Monday, August 30, 2004

In Honor of Our Second Anniversary, Part 2

We never did set a date to get married. The following summer, I had taken an internship in northcentral Kansas at a newspaper. I came back just about every weekend to spend time with Ron. Oh, and my family, too. But by this time, I was having trouble being around my family too much. I just didn't feel like I fit in with them anymore. I'd had a taste of freedom from them, and I started getting sick in my stomach when I thought of moving back in with them at the end of the summer.

I still couldn't find work in or around Wichita, so I couldn't afford to move out on my own. But I couldn't stand the thought of moving back with my parents. So one warm evening at the end of July, Ron and I were talking on the phone about my situation. He said, "We still haven't set a date for our wedding. Why don't we just get married?" It made sense. We were ready. He had a great job and was making enough money to support both of us. "We'll do it over Labor Day weekend," we decided.

On July 31, Ron called me and said, "Okay, I've talked to Pastor Hoger and reserved the church. We're getting married on August 31."

"But that only gives us 31 days to plan the wedding!"

"That's Labor Day weekend," he said.

I called my best friends and asked them to be my bridesmaids. I called my grandma and asked her to make my dress. Ron's youngest sister, Josie, decided that she would make our wedding cake as a gift for our wedding, and bring the layers down in crates from Wisconsin.

The month flew by. Ron and I made our own invitations and all the arrangements, and I put all of the bouquets and corsages together in five hours while sitting on the floor of my parents' living room. My grandma had my dress sewn together in one week! All I had to do was visit her for a final fitting.

Ron and I paid for everything. My mom was really upset that she didn't get to do much with me to plan the wedding, and that we didn't have much time to do a lot together. I wish we could have, but I knew that if I gave my parents the opportunity to do much, they would insist on doing things more their way than ours.

My sister, two girlfriends and my mom and I all went to the mall on the east side of town looking for the perfect bridesmaids dresses. We got the best deal we could have ever gotten. Von Maur had just opened. It's a very classy department store where almost everything is overpriced. But downstairs, we found one dress that was just the perfect color and style for my wedding. But there was only one. My sister and two bridesmaids tried it on, and it looked great! The sales lady called a couple of stores in other states, found the same dress at each, and had the dresses sent to my bridesmaids' doors for nothing. The best part: the dresses were originally about $160, but were on sale for $38 apiece! It was meant to be!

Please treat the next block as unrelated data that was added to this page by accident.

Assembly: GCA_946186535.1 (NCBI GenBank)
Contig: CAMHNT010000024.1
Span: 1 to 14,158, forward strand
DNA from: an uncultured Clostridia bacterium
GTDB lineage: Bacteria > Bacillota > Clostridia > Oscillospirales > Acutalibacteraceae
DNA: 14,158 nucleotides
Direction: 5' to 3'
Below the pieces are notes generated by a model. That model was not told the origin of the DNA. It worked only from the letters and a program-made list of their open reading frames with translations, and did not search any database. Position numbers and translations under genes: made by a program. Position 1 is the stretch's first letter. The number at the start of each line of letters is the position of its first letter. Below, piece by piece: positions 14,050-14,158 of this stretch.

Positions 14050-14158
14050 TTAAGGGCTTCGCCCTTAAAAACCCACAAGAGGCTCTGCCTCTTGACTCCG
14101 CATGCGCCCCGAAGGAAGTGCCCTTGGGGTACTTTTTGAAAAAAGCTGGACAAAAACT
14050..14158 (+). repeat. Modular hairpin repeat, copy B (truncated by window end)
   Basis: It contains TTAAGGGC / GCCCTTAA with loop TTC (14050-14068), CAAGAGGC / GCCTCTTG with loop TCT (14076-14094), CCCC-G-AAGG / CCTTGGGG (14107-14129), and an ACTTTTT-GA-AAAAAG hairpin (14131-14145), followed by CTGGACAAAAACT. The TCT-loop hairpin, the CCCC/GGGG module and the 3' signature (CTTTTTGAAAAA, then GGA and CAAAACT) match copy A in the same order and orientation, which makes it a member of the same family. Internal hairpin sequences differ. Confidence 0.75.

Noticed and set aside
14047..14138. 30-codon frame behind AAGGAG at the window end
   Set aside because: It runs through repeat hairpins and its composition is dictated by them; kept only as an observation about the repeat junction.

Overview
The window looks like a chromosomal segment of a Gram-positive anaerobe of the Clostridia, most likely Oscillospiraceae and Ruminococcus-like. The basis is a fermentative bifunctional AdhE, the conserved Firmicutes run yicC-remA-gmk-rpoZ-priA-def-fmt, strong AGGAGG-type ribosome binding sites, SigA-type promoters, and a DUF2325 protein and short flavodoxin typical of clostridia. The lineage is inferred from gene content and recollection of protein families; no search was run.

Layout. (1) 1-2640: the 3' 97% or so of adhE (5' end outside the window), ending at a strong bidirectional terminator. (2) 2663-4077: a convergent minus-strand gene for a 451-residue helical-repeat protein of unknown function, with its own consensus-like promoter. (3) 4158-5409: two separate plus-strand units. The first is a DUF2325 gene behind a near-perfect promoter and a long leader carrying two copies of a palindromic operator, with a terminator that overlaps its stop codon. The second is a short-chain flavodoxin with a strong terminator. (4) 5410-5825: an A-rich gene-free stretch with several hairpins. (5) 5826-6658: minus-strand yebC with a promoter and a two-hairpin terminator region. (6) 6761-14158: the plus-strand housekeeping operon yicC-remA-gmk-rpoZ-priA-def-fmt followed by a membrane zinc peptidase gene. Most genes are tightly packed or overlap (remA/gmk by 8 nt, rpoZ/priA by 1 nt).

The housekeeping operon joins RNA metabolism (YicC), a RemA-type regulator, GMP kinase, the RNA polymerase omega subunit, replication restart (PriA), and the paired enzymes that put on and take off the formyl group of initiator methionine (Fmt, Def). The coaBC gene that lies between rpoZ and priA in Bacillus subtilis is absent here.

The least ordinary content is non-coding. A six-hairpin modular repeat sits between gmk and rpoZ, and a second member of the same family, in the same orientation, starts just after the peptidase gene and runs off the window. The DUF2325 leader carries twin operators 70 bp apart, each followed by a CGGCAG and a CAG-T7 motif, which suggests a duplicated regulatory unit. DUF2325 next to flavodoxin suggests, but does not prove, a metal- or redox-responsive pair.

The wedding was beautiful. My dress was gorgeous; Grandma did a wonderful job. We even had everyone lined up on the steps outside the church after the wedding, and they blew bubbles at us as Ron and I stepped down to the truck. Everyone was so very happy for us, and we were so very extremely happy.

And even though Ron was laid off from his wonderful-paying job six months after we got married, we've managed to remain happy together, in spite of financial difficulty.

Two years have gone by since we got married. Some have asked when we're going to start a family. We just tell them that this is not the right time to start a family; we need to be able to take care of us first, get a place to live where we would actually have room for more than just one of us, be able to buy clothes once in a while, etc. (The apartment we live in is meant for just one person, not two.)

We have the rest of our lives together, and when it's the right time, God will allow us to conceive and give life to a new generation of Olsons. Until then, we're giving thanks to God for giving us the years he has and for all the years he will give us together in the future.


TKls2myhrt said...

I loved reading your story about getting married. I could really relate to the comment that if your mother had had the opportunity, she would have overtaken your plans. That sure happened to me, but I was too overwhelmed by all the plans to object much. It still turned out fine, but I am much more of the do-it-yourself, creative type. I would have liked to have done things exactly like you did. However, in the long run, it doesn't really matter how the wedding was. Ten or twenty years into marriage, you don't often think about your wedding day. Love and commitment play a much bigger part. Thanks for telling the story!

Olivia A. Johns said...

Hi! I came across your blog when I googled "LCMS Pre-Marriage Counseling"... and I wanted to say thanks. First, for being a writer: I'm one as well, and know how good it feels to know what you've shared has made a difference. My boyfriend and I are not "officially" engaged for financial reasons (even though I'd be PERFECTLY happy with a 25 cent plastic ring from the local Pizza Hut), but we are meeting with my Pastor tonight to talk about pre-marriage schtuff. :) Anyway, I'll stop going on about me and finish saying what I intended to five minutes ago! Thank you for sharing such an important part of your relationship. It's helped me re-focus my prayer today, and maybe even push off an anxiety attack! :) Thanks, again, and God bless!
~Olivia (